Folding phones are the future — they're just missing one crucial thing

Samsung Galaxy Z Fold 2 standing
Samsung Galaxy Z Fold 2 standing (Image credit: Hayato Huseman / Android Central)

I think we're well beyond the point of labeling folding phones as a fad or simple trend. Even though the form factor has only been around for less than two years, it's clear that companies are pumping tons of money and research into making foldables the next big thing in consumer tech. Just look at the differences between the original Galaxy Fold and the new Z Fold 2. In about a year's time, Samsung drastically improved its hinge and display tech, making the Fold 2 a lot more appealing than its predecessor ever was.

Tech publications and influencers have already started to sing the praises of the Galaxy Z Fold 2, and that'll likely continue once full reviews can be published. I don't blame them one bit, because from what I can tell by watching from afar, Samsung has crafted the most promising foldable yet. It address the issues of the first model, improves all of the key specs, and keeps the same general design that got people so hyped in the first place.

As much as the Z Fold 2 has improved, though, it's still plagued by an issue that all folding phones will have to face for the foreseeable future — cost.

Galaxy Fold, iPhone and Galaxy Z Flip

Source: Michael Fisher (Image credit: Source: Michael Fisher)

We can talk up the Fold 2's 120Hz display and upgraded cameras as much as we want, but that means absolutely nothing when the vast majority of people can only dream of owning the thing. Samsung is asking $1,999 if you want the privilege of owning the Fold 2, which is just way too much money for anyone other than die-hard tech enthusiasts with deep pockets.

Folding phones are breaking new grounds, but all that innovation comes with huge price barriers.

I say that with a solid understanding that the Galaxy Z Fold 2 (and all folding phones, for that matter) is equipped with bleeding-edge technology and is paving new roads that haven't previously existed. These are uncharted waters for every company dabbling in the folding niche right now, and as they work through new designs, durability issues, and anything else that pops up in the development process, that ultimately results in higher price tags than we're used to seeing.

Samsung's obviously aware of this, too, which is perfectly evident by its pricing for the Galaxy S20 Ultra and Galaxy Note 20 Ultra — two phones that cost $1,400 and $1,300, respectively. When you compare the Galaxy Z Flip 5G next to them, a phone that sells for $1,450, it doesn't look as outrageous. The fact remains, however, that that's still almost six times more than the $250 Moto G Power that your parents and grandparents are probably going to buy when it comes time to upgrade.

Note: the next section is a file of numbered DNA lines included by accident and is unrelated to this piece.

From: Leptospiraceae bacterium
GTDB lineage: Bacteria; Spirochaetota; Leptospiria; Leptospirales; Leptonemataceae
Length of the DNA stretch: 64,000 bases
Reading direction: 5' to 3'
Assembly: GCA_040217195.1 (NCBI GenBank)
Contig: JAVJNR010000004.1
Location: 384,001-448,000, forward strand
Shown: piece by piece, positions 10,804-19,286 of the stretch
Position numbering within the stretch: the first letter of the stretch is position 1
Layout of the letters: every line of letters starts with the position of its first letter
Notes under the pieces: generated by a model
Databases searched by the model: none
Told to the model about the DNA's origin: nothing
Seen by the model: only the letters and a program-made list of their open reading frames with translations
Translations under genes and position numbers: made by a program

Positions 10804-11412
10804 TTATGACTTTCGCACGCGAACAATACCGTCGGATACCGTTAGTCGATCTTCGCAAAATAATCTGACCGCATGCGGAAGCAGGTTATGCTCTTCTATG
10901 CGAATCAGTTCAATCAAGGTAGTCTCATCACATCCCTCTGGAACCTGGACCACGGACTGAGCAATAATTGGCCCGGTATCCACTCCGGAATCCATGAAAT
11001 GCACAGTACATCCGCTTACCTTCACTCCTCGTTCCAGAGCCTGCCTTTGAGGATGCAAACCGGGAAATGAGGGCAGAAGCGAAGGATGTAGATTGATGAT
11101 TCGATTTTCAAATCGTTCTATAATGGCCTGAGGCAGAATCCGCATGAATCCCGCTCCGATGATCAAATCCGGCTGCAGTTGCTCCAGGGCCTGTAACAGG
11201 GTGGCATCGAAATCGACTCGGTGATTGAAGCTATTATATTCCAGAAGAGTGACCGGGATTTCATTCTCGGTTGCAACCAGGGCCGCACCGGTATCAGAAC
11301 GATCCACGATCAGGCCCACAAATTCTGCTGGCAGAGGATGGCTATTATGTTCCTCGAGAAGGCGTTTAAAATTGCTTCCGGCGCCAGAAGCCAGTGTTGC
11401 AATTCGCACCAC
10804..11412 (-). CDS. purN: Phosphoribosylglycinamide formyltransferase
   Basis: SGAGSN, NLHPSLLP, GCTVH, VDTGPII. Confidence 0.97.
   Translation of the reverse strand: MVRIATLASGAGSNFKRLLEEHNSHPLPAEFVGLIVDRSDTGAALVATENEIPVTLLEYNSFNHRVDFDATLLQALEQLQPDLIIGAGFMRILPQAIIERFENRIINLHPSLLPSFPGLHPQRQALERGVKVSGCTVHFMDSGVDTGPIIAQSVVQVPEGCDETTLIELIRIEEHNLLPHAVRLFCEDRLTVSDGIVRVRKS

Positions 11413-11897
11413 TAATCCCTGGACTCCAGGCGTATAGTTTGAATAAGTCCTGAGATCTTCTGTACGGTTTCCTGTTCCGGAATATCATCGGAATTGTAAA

It might be silly to ask for folding phones that are that affordable, and while they may never reach Moto G-level pricing (at least not anytime soon), the fact remains that we need substantially lower prices in order for the form factor to go completely mainstream. If you showed someone from ten years ago a Nokia 2.3, they'd probably be blown away by the thing and think it costs an exorbitant amount of money. Today, the phone can be had for a little over a hundred dollars.

As time goes on, new technologies become cheaper, easier to produce, and get to a point where they can target varying prices/costs. Traditional smartphones are a commodity in 2020, and ten years from now, we'll hopefully see folding phones get to that point, too.

Even in the short amount of time that folding phones have existed, it's been fascinating to see how the technology is being used in different ways. The Galaxy Z Fold 2 effectively gives you a phone and tablet in one single device, which in turn comes with an incredibly high price. The flip-phone design found with the Galaxy Z Flip and Motorola RAZR doesn't offer nearly as much utility, but it brings the idea of a folding phone to a price that's considerably lower (though still very expensive).

That's ultimately where folding phones are right now. They're a fun and exciting thing to watch from a distance, but for the vast majority of consumers, they won't be a legitimate purchase consideration for many years to come. That's something companies need to address and be aware of, because if no one's buying these breakthrough devices, all that hard work is for naught.

Joe Maring

Joe Maring was a Senior Editor for Android Central between 2017 and 2021. You can reach him on Twitter at @JoeMaring1.